The pursuit of this technological advancement for hunting nuclear-armed submarines will have considerable implications for AUKUS in the form of technology transfer. In 2016, the US renewed the Cold War-era Sound Surveillance System (SOSUS). Although SOSUS proved ineffective during the Cold War, a suite of emerging technologies such as AI, quantum technology, and underwater drones have increased the effectiveness of hunting and tracking nuclear-armed submarines.

For Australia, the information and technology transfer agreement underpinning AUKUS will likely lead to the Royal Australian Navy acquiring similar ASW technologies for future programs, such as the anti-submarine-focused Future Frigate Program. With this technology from the US and the continued focus on ASW, Australia will likely control a formidable suite of anti-submarine technologies capable of hunting out and tracking Chinese and Russian SSBNs. Although this may serve Australia’s short-term maritime defence aspirations, it also brings looming complications for regional nuclear stability.

The Irony of Embracing Destruction – Protecting Nuclear-Weapons   

In order to protect regional nuclear stability in the coming years, the impacts of new defence technologies must be carefully considered. Though they provide new capability and contribute to Australia’s maritime deterrent, the development of maritime counterforce measures such as sound surveillance and passive acoustic monitoring may undermine strategic stability. Although it may be ironic to support nuclear arsenals in order to protect against nuclear war, maintaining Russian and Chinese confidence in the safety of their nuclear weapons will reduce incentives to launch a first-strike against the US or its regional allies.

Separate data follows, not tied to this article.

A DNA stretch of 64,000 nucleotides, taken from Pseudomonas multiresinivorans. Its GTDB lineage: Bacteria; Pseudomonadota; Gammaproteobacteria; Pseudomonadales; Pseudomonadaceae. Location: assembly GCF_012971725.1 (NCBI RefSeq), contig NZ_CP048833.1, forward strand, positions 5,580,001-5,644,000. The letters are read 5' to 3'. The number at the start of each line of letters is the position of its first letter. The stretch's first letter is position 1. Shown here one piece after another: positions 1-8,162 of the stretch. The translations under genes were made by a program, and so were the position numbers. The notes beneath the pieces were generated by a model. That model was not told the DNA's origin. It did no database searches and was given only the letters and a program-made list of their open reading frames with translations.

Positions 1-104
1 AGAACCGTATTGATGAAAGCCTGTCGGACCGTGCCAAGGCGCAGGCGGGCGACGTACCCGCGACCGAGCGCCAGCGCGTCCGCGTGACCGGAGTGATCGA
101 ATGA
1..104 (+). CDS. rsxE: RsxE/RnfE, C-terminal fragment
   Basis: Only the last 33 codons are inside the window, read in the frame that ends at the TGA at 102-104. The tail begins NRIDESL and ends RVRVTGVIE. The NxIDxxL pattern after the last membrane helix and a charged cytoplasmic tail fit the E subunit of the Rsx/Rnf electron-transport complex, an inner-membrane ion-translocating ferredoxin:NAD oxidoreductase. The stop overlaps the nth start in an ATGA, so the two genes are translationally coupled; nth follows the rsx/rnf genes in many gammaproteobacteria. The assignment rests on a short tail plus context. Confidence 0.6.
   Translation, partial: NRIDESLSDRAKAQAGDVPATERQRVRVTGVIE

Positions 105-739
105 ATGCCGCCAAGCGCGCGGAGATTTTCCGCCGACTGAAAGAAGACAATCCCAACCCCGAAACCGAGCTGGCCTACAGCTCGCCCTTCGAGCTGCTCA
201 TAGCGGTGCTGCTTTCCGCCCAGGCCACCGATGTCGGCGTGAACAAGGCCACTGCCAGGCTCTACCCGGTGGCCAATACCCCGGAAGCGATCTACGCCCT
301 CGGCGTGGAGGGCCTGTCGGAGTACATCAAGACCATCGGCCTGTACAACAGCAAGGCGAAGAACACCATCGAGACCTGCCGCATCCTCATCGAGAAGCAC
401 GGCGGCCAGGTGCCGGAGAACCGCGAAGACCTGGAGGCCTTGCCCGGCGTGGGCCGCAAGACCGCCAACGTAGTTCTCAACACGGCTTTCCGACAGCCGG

For Australia, taking into consideration the destructive potential of advanced ASW capabilities may help maintain this nuclear stability. Rather than developing an ASW capability robust enough to make the oceans transparent, there are clear benefits in allowing adversaries’ submarines to operate in a level of secrecy. Although this may not suit Australia’s short-term defence objective of deterring China, it may benefit the longer-term strategic interest of maintaining nuclear stability.

Ben Yeldham is a postgraduate student in strategic studies at the Australian National University’s Strategic and Defence Studies Centre. His research focuses on strategic weaponry and nuclear stability. Ben is a former intern for the AIIA National Office.

This article is published under a Creative Commons License and may be republished with attribution.